Christchurch school faces eight month delay on repairs to leaky buildings

Plans for a $20 million dollar upgrade of Cashmere High School have been delayed by at least eight months, despite urgent repairs needed on leaky buildings.

The major upgrade was originally scheduled for 2018, but last year an announcement was made to bring it forward by two years, to coincide with urgent works in April 2016.

Work has not begun yet and is unlikely to start before Christmas, principal Mark Wilson said.

Cashmere High school

There were a “range of reasons” for the delay, he said, including discussions with the Ministry of Education on roll size and a budget review process.

The work is part of a $138m Government funding round for repairs to five Christchurch schools.

BOT chair Geordie Hooft said a hall the size of The James Hay Theatre would be required to fit the entire school.

BOT chair Geordie Hooft said a hall the size of The James Hay Theatre would be required to fit the entire school.

The school was in the process of finalising its master plan, Wilson said. Part of that would determine which buildings needed to be repaired, and where rebuilds were possible.

Board of Trustees chairman Geordie Hooft said the current facilities were “not comfortable” to operate in. There was a sense of urgency.

Water occasionally dripped into a storage room connected to the performing arts centre, he said. He’d seen first hand “the water running in”.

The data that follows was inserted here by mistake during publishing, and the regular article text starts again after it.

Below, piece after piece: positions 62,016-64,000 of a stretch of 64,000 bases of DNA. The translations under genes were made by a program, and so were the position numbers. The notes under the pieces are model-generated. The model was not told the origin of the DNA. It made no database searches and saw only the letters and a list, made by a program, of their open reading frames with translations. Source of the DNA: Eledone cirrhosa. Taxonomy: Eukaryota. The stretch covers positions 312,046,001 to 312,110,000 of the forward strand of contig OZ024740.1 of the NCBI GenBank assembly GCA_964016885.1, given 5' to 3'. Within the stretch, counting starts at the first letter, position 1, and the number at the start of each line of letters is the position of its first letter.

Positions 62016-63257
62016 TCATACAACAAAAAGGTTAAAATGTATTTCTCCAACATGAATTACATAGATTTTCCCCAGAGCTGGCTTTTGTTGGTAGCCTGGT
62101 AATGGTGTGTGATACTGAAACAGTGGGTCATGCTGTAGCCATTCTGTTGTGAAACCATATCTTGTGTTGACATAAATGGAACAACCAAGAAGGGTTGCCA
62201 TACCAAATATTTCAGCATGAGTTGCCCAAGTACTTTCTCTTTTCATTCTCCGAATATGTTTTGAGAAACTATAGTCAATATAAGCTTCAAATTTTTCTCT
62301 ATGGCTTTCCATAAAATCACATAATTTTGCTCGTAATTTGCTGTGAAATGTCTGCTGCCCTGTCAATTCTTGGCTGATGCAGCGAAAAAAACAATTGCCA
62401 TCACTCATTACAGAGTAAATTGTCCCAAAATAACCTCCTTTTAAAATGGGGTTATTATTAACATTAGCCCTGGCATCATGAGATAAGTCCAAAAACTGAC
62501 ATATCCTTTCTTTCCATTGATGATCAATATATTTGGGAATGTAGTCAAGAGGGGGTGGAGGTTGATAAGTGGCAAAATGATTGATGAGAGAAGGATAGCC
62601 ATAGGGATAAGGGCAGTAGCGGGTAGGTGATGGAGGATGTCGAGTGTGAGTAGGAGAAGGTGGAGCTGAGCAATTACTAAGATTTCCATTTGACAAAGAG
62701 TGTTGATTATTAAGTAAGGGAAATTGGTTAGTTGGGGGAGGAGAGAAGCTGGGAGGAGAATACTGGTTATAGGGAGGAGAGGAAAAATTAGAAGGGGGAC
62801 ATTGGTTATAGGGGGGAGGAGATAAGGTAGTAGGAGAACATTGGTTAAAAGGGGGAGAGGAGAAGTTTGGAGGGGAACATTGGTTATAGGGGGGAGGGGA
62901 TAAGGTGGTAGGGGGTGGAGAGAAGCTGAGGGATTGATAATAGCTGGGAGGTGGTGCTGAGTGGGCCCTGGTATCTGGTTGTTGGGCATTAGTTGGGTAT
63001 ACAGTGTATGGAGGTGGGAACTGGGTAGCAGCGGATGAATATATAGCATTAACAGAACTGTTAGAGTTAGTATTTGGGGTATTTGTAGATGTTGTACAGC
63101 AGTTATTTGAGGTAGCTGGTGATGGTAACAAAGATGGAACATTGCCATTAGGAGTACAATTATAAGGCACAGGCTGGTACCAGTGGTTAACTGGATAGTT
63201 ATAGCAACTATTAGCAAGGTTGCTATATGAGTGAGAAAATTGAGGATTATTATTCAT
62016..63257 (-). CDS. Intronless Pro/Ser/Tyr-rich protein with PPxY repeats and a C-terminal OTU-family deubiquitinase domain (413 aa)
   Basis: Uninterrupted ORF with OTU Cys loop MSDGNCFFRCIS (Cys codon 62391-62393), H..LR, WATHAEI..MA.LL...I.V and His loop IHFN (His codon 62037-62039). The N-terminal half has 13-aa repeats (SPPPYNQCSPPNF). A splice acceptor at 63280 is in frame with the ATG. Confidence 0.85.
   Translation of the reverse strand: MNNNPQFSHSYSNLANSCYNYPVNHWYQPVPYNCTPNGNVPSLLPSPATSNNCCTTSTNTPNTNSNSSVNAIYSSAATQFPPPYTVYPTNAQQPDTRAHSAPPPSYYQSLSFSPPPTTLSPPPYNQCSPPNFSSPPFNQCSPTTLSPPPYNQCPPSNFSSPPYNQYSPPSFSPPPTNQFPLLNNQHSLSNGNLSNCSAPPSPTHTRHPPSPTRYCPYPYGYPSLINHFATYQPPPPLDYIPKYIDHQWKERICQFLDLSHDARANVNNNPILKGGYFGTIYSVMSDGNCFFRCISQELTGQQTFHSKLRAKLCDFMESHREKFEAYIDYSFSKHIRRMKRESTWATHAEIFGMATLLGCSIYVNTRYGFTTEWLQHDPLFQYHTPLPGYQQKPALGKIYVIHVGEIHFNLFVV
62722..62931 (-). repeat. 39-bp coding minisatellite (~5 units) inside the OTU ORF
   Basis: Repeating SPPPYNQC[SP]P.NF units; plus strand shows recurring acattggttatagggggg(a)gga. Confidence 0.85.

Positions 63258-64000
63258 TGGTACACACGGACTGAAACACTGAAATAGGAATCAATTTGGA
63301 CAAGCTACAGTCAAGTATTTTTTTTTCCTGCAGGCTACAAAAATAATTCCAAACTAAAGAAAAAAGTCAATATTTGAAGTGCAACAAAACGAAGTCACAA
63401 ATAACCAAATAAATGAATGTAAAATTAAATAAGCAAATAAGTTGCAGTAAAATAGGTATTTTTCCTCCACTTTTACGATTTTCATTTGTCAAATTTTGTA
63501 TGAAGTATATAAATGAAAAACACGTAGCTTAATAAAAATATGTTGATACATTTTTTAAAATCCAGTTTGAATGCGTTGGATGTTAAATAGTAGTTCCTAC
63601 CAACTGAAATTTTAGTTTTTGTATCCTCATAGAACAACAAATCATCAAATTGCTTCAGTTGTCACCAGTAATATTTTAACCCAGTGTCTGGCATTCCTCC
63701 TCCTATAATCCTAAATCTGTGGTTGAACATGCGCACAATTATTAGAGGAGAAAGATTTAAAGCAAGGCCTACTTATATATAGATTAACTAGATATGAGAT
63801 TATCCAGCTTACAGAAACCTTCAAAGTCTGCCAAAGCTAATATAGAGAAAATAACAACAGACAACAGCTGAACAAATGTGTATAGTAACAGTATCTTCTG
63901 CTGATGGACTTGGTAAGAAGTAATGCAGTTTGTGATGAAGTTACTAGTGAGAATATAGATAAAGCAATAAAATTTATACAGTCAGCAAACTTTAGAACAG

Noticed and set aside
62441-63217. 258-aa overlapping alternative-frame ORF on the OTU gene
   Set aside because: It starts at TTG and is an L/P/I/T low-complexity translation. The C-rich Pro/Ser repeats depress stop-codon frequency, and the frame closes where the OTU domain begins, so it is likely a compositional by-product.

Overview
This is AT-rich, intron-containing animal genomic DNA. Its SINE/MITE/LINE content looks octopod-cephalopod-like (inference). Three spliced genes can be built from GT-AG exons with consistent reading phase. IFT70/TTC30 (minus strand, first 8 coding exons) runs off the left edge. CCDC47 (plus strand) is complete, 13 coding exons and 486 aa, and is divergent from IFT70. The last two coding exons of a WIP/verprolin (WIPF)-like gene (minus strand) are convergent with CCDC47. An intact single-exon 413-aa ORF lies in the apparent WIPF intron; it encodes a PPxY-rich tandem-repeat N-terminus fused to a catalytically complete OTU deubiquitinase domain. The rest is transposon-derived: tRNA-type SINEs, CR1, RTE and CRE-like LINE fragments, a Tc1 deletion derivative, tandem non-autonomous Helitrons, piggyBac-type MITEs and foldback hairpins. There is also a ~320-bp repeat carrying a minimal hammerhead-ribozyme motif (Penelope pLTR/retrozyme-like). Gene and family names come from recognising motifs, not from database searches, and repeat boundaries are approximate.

Hooft said the centre was a priority, but funding constraints meant they had to do their best with the resources available.

“In a perfect world we’d build something like [Burnside High School’s] Aurora Centre, but that would be a dream.”

The school’s special needs education building leaked and had earthquake damage. The school’s hall also had issues with leaking and was too small to fit all 1860 students.

Hoof said a hall as big as the “James Hay theatre” would be required to accommodate students in the future – something that was not possible.

“It is one of the bigger issues,” he said.

“It could take $5m just to build a new hall – that’s 25 percent of the budget gone.”

Money was needed to upgrade classrooms and for horizontal infrastructure, he said.

“I’m sure every department would be able to spend $20m if they could get everything they wanted.”

The redevelopment included plans for a new visual arts block, special education facilities and drama and science blocks, Ministry of Education head of education infrastructure service Jerome Sheppard said.

“We are consulting extensively with the school to ensure the redevelopment will meet the current and future needs of the school.”

The project would be done in stages, with completion scheduled for early 2019.

Meanwhile, Wilson said expecting construction to start in April was always going to be an ambitious target.

The process was complex, he said, and the school still needed to go through a detailed design stage, before the project went out to tender.

Reported by:: EMILY MURPHY
May 31, 2016.